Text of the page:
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The extinction of the box-to-box midfielder

9th January 2013

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The recent success of Barcelona and Spain dictates that this is the era of possession. High-profile triumphs such as Spain’s three consecutive tournament victories means many have tried to copy them – but do tactics and player positions come in trends?

As Darren Bent has found to his cost at Aston Villa, it is seldom enough for a striker to be a mere ‘goal scorer’ anymore. Forwards are expected to defend from the front and improved their defensive organisation and fitness, meaning that the traditional goal poacher is going out of fashion.

In tactics, the advent and subsequent popularity of 4-2-3-1, a subtle tweak from previous configurations, has led to the near extinction of one of English football’s most treasured participants: the box-to-box midfielder.

For years, the box-to-box midfielder typified the English game: strength, speed, power, the ability to win a tackle at one end of the pitch before storming up to the other to have a shot at goal.

It is no coincidence that this type of midfielder has thrived in this country more than elsewhere, where athleticism has often been valued over pure technique and tactical aptitude; Lothar Matthäus, Jean Tigana and Torsten Frings were all excellent players, but they would perhaps have been even more greatly appreciated if they had plied their trade in England, where Roy Keane, Patrick Vieira and Bryan Robson, amongst others, embodied the classically British style of play.

As many outfits began to move away from 4-4-2 in preference of an additional man in the middle, those teams that stuck with just two central midfielders became dangerously outnumbered, and were forced to effectively cede control of the ball.

For example, when Arne Wenger increasingly began to favour a variation of 4-2-3-1 in the mid-2000s, Sir Alex Ferguson would alter his Manchester United line-up to numerically match the Gunners in midfield, where the likes of Cesc Fabregas, Mathieu Flamini and Tomáš Rosický frequently awarded Arsenal possessional domination.

The main consequence of the advancement towards 4-2-3-1 has been the growth of specialists. There has always been a conscious intention to strike a balance in midfield – witness the distinct tasks performed by central midfielders in some of the most eminent sides of the last decade, Zinedine Zidane and Claude Makélelé at Real Madrid to Deco and Pedro Mendes at Porto – but this has intensified in the past five years.

Frank Lampard and Steven Gerrard, talismanic figures for Chelsea and Liverpool, were routinely unable to play together for England, where Sven-Göran Eriksson and Steve McClaren repeatedly failed to realise that two box-to-box players could seldom play together in a 4-4-2.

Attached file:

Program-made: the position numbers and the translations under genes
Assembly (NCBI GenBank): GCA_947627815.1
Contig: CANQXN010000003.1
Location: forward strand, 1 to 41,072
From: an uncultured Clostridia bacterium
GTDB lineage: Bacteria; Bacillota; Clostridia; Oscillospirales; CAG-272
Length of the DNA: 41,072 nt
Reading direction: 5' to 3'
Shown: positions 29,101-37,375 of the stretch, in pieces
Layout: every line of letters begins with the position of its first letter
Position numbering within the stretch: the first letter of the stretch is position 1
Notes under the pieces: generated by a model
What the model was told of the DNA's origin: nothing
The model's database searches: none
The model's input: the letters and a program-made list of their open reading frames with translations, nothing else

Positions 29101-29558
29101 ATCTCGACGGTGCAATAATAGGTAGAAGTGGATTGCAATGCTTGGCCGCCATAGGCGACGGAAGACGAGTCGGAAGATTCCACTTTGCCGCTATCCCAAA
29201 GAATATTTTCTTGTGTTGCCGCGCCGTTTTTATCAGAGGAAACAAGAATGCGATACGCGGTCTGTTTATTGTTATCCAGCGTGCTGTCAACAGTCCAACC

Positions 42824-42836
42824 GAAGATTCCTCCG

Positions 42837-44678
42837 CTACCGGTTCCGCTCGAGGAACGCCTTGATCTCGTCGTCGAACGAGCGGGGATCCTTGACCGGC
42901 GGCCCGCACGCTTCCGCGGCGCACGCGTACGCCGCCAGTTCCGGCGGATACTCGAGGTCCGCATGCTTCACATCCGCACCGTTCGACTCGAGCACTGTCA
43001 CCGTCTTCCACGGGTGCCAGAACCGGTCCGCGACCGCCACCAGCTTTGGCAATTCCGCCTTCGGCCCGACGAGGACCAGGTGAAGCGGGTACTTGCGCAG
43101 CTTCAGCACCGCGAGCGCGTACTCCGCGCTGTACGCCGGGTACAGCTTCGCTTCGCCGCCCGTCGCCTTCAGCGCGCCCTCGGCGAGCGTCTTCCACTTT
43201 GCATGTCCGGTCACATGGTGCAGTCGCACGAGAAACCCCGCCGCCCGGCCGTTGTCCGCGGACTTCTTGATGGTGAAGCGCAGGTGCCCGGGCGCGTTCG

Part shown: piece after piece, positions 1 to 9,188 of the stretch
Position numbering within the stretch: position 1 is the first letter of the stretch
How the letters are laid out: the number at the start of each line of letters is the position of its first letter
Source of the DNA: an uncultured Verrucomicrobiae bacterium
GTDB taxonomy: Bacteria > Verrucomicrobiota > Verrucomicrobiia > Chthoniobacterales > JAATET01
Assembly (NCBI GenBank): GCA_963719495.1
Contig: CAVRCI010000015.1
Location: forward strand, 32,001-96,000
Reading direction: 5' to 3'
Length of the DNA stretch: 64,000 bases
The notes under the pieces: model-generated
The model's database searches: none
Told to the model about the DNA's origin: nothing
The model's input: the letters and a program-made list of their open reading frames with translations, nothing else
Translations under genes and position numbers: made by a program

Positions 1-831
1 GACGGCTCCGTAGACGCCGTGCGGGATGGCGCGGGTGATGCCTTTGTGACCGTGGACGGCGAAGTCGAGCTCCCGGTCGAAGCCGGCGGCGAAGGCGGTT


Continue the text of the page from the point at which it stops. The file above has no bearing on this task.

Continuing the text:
Attempting to shoehorn the best individuals into a starting eleven neglects the fact that, in football, the whole is invariably greater than the sum of its parts; Eriksson largely ignored this and, after deciding that Michael Owen needed a strike partner to flourish, should have been brave enough to opt for either Lampard or Gerrard alongside a more disciplined player in the centre of the park.

Indeed, Lampard and Gerrard excelled domestically when partnered with Makélelé or Dietmar Hamann, more defensive-minded players who allowed them to perform their box-to-box functions. It is noteworthy that 4-2-3-1 has since forced Lampard and Gerrard to almost become one or the other; the former is used primarily as a holding midfielder, although interestingly retains the license to join the attack on occasions, with one member of Chelsea’s attacking midfielders behind Fernando Torres expected to fill in as Ramires expertly demonstrated in December’s victory over Everton.

Gerrard also operates deeper on the field, with Liverpool continually benefiting from their captain’s terrific long-passing capabilities. Although this could be explained with reference to the pair’s rising age, the repositioning is almost certainly down to tactical considerations: Yaya Touré is in the prime of his career and has all of the qualities associated with a complete midfielder but plays regularly as a holder to correspond with Manchester City’s system, with Marouane Fellaini, Sami Khedira and Esteban Cambiasso’s more defined roles offering further evidence of the box-to-box man’s decline.

Despite appearing to be dead at the highest level of today’s game, it is not beyond the realms of possibility that the box-to-box midfielder will be resurrected in the future. Although it is difficult to envisage contemporary coaches turning away from 4-2-3-1, systems will continue to evolve, and the success of a side playing a formation designed to counter 4-2-3-1 could see a replacement of what has become today’s default arrangement internationally.

The box-to-box midfielder, so often identified as the heartbeat and driving force of English sides, is clearly out of fashion. But just as skinny ties, platform heels and chino trousers have shown, it may not be gone forever.  

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